Firstly well done to the Chartered Physiotherapy Society (CSP) for getting their exercise for falls prevention message out on BBC breakfast.
The CSP are absolutely right that falls are not an inevitable part of ageing, but mainly a consequence of the 3-5% loss of muscle mass that occurs per decade past the age of 30. Something we can effect with exercise therefore.
Then comes the recommended exercise intervention.
Cue lots of older people sitting in chairs struggling with therabands, and this animation that, to it’s credit, at least involves some lower limb activity. This is usually neglected in most falls prevention programmes as I have discussed previously.
If loss of muscle (sarcopenia) is the problem however, how much will the activity recommended by the CSP reduce it’s impact?
Sadly standing on one leg or walking with one foot in front of the other will do little for the muscular system. Think of it as practising to use the muscles you have, rather than actually strengthening them. If they’re weak, they’ll stay weak.
I don’t criticise the CSP for this. At least they are raising awareness of the issue and putting something out there that will provoke a conversation.
What are the exercise industry saying?
Given that the solution to this issue has to be exercise based, where is the voice of the exercise industry?
Where are the trainers who can safely work with older adults that may have multiple health issues? Or put another way, do you know a personal trainer you would trust with your Mum or Grandmother?
I don’t doubt that most in the exercise industry are well meaning individuals but there is a complete void in terms of meaningful education pathways.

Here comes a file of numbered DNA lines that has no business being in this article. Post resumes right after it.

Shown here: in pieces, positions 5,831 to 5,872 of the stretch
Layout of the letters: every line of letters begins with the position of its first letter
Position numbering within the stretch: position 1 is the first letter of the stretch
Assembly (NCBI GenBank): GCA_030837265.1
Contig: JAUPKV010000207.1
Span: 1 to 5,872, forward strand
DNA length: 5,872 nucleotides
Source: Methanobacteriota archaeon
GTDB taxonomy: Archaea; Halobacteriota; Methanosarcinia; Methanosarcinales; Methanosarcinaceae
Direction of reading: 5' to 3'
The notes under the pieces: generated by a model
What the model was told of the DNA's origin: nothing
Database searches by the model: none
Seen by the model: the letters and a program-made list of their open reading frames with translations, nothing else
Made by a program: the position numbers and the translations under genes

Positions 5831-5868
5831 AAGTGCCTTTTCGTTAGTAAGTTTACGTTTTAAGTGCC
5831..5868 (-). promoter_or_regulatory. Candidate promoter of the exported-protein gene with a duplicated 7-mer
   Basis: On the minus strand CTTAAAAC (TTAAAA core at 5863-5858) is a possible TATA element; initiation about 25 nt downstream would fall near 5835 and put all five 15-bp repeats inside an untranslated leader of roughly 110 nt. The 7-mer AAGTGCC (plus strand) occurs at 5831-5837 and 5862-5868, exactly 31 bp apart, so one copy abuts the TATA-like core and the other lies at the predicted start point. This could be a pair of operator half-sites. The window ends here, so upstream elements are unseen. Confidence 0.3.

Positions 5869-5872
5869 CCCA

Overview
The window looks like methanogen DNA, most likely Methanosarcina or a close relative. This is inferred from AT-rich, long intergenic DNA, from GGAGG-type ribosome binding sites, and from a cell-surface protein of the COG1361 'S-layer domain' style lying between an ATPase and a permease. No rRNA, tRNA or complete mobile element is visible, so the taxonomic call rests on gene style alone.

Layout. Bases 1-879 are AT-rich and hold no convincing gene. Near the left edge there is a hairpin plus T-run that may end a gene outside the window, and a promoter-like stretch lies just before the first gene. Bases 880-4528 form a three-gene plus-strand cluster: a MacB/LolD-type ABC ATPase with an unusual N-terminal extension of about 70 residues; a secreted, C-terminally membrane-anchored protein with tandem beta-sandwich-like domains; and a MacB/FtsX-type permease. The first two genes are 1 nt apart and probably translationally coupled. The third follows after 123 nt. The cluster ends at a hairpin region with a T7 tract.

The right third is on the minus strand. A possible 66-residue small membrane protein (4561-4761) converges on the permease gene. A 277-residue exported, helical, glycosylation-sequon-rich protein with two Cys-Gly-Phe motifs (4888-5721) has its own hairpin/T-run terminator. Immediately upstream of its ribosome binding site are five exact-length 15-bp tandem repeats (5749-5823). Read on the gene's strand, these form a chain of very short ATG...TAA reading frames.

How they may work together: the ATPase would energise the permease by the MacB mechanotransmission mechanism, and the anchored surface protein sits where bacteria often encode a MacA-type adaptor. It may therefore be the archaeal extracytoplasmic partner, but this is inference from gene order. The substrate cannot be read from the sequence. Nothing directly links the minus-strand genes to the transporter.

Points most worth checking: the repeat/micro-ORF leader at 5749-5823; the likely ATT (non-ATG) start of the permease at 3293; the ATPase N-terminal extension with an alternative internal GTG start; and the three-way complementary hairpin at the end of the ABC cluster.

Sure there are courses available that enable you to work with people who are suffering from heart disease or cancer for example. Thankfully these groups of people don’t make up the majority of the older adult population however. Far more common are general musculoskeletal issues such as osteoarthritis and tendinitis.
To work with these people you must understand force and how to manipulate it in order to achieve positive results.
There is only one course in the UK at present that teaches exercise professionals how to apply this knowledge. That’s unacceptable.
I can’t count the number of older adults who find their way to me having embarked on an exercise programme to combat the effects of ageing, only to be injured by well meaning trainers or poor advice from exercise professionals simply not educated in how to work with these people.
That’s a missed opportunity and it’s the physiotherapy profession who have, to their credit, stepped in to fill this void. The unfortunate thing is they’re not trained to deliver this either.
Resistance training is the answer.
People often ask me what my exercise programme looks like given my job. I can tell you it’s mainly aimed at combating the muscle loss that occurs with ageing. As a result it’s almost exclusively resistance training based.
Compared to my 20s, when I was what many would term an athlete, I have better function and no pain, even though I’m approaching my mid 40s.
The CSP are absolutely right to say that ageing and falls don’t have to go hand in hand. I would go further and say that many of the changes we associate with the ageing process can be minimised, if not avoided altogether with appropriate resistance training.
This is what I want for my clients and what I aim to deliver in conjunction with their performance related goals.
We need educated exercise professionals who are able to serve the population. By the time most people get past 40 they require assistance to either help improve, or work around whatever issues they may be suffering from.
This isn’t easy work but it’s immensely rewarding for those willing to take up the challenge.